London is full of people with the ideas and enthusiasm to make the capital a sustainability leader. All we need is the leadership to motivate others
Journalists often ask me which industry groups are leading the way in sustainability and truly making a difference to deliver strong results. As part of my role, I have to make sure that as a company we are aligned with those groups and organisations at the forefront of sustainability best practice. It is in our interests that we are talking to and working with the leaders that are truly inspirational in the work they do. And the people I have met recently are truly inspiring.
Last month, I was lucky enough to be invited to a meeting with a number of recognised sustainability leaders, including Marks & Spencer, British Land and Siemens. The common denominator in the room was the collective determination to deliver sustainable solutions, and the confidence we had to challenge the current convention that “best practice is too difficult and too expensive”. A response that is sometimes used by government and regulators to deter progress.
The focus of the meeting was on positioning London as a leading green city, and with so many bright, innovative and ideas-driven people working in sustainability, this is something we believe to be achievable.
The companies that are consistently delivering strong results are driven by people who are adept at communicating the value of what they are doing
Not only that, but if the forecasts presented at the same meeting are to be believed, then “green London” will create up to 60,000 jobs. A green London would present opportunities across all sectors not just the built environment, but those that influence the food we eat, the way we move around, to how businesses operate. Green London also has the potential to become a leader in R&D, design and technology and to position itself as a centre of excellence. It is easy to see why some people are so excited about what can be achieved.
People in the creative industries, scientists, technologists and investors are ready to provide the innovative ideas and resources to help position London as a green leader. All we’re waiting for is the go-ahead. There are many motivated organisations and a lot of very passionate people who are ready to run at this, but no one who will actually offer leadership. Come on, Boris. Hurry up.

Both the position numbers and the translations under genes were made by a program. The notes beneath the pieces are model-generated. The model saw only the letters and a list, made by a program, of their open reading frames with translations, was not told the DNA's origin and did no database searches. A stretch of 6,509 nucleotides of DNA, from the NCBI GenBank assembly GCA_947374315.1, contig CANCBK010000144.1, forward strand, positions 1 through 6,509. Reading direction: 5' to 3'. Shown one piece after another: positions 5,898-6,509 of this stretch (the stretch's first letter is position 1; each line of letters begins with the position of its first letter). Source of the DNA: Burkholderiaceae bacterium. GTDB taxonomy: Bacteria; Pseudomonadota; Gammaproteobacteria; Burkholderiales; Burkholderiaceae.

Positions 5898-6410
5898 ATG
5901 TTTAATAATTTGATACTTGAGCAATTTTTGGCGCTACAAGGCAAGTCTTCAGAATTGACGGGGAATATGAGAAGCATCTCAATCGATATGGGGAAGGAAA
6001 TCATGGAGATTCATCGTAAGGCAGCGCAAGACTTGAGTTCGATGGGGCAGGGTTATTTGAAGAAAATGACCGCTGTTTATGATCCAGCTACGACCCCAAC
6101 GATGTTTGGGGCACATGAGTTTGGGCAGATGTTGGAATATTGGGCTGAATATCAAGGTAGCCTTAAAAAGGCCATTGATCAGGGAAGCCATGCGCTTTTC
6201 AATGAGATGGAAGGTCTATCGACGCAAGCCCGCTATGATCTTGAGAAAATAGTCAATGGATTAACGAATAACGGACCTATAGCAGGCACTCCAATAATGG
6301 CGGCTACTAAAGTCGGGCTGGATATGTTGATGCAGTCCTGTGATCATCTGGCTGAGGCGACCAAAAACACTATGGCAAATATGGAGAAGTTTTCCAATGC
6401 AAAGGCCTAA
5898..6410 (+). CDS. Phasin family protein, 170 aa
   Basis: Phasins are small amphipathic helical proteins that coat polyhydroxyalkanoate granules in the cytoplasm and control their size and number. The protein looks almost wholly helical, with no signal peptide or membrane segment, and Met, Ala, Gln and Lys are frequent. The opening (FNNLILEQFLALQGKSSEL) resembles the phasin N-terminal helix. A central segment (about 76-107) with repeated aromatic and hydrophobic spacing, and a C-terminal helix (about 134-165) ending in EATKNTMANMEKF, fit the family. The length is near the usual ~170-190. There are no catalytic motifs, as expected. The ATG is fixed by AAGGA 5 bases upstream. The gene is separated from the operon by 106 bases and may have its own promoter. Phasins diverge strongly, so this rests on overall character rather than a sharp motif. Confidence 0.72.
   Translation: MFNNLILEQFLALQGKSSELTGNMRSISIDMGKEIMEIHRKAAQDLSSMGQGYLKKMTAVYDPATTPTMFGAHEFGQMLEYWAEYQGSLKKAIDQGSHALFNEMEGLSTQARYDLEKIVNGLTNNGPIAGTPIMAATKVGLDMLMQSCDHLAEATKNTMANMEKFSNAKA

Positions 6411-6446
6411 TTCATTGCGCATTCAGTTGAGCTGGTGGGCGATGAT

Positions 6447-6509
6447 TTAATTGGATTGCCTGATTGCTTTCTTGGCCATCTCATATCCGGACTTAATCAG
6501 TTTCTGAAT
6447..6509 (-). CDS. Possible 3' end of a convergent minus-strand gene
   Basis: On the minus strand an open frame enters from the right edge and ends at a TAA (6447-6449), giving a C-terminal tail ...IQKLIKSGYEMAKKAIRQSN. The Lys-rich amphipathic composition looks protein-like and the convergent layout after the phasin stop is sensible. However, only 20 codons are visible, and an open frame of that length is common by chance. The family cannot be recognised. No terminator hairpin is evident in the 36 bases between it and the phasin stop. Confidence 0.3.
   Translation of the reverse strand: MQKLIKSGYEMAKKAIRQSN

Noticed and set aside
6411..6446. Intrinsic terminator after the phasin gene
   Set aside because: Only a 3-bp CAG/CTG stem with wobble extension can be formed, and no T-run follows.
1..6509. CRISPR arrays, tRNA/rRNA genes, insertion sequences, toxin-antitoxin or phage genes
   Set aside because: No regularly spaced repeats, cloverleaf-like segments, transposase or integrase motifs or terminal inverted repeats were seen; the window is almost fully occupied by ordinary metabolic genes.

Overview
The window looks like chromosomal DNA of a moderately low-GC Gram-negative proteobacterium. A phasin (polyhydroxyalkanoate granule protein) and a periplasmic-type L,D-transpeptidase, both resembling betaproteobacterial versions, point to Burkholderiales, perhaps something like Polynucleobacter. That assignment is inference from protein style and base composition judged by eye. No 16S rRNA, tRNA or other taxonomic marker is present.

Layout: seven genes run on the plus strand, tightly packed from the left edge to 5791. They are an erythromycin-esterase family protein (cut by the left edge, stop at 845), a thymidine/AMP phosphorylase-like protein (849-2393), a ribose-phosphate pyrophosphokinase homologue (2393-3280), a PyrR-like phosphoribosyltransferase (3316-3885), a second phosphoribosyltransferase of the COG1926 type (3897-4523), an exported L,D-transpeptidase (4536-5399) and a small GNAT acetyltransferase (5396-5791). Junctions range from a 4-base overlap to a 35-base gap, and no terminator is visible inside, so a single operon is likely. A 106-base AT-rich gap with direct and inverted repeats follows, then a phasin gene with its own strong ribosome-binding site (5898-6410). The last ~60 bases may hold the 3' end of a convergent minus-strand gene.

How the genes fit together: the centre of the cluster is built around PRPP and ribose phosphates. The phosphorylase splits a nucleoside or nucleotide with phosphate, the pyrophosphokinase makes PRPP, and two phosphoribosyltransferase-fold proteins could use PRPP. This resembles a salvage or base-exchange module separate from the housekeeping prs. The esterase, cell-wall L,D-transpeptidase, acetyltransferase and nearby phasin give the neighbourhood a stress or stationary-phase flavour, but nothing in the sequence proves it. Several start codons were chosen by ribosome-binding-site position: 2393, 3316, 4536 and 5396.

The knowledge, ideas and momentum to engage employees, business leaders and wider industries already exist. Our focus is now to facilitate action and behavioural change rather than simply tell people what they should or could do.
A great example of effective employee engagement can be found in a recent article in the Guardian. The piece focused on DIY retailer B&Q which is making a success of One Planet Home, its overarching plan to become more sustainable, by inspiring its 33,000 employees to get involved. From board directors to shop assistants, the company has boosted staff participation in the sustainability plan by launching an internal eco newspaper, One Planet Times, as well as promoting other activities to ensure that sustainability is firmly ingrained in the B&Q manifesto - the principles that guide how the company behaves.
There are many areas in the workplace that are not directly work related and which require employee engagement to succeed. Sustainability, like health and safety, relies on a change in attitude and behaviour. The companies that are consistently delivering strong results are driven by people who are adept at communicating the value of what they are doing. It is only once people are aware of the impact their change in behaviour is making to the wider community that they will become engaged. No amount of telling them “because you have to” will achieve this. Instead a continued engagement programme that is based on enthusiasm and lots of measurable activity will hopefully encourage people to get on board.
A continued engagement programme that is based on enthusiasm and lots of measurable activity will hopefully encourage people to get on board
On a modest scale, I know a company (which shall remain nameless) that moved into new offices and reduced the number of bins by 90%. In six months we (oops, gave it away there) have reduced paper waste by 80%, there’s not been one complaint yet and I am told that no one is taking their rubbish home with them. This is a small step but one that has changed behaviour across the company and which has generated strong results that have been communicated, understood, even celebrated.
In April, this magazine ran an article on Andrew Gould and his sabbatical as chair of the UKGBC in which he said he intends to “educate” (let’s hope the government is a quick learner) rather than “lobby” the government on green issues.
Andrew Gould said of the UKGBC: “It’s in a more powerful position because it can have a dialogue and be constructive.” The meeting I attended was packed with highly constructive people - clearly demonstrated by what they have achieved within their own companies. They’re ready to continue to be constructive and engage with wider industry to position “green London”; they’re just waiting for that green light.
Isabel McAllister is director of sustainability at international consultancy and construction company Mace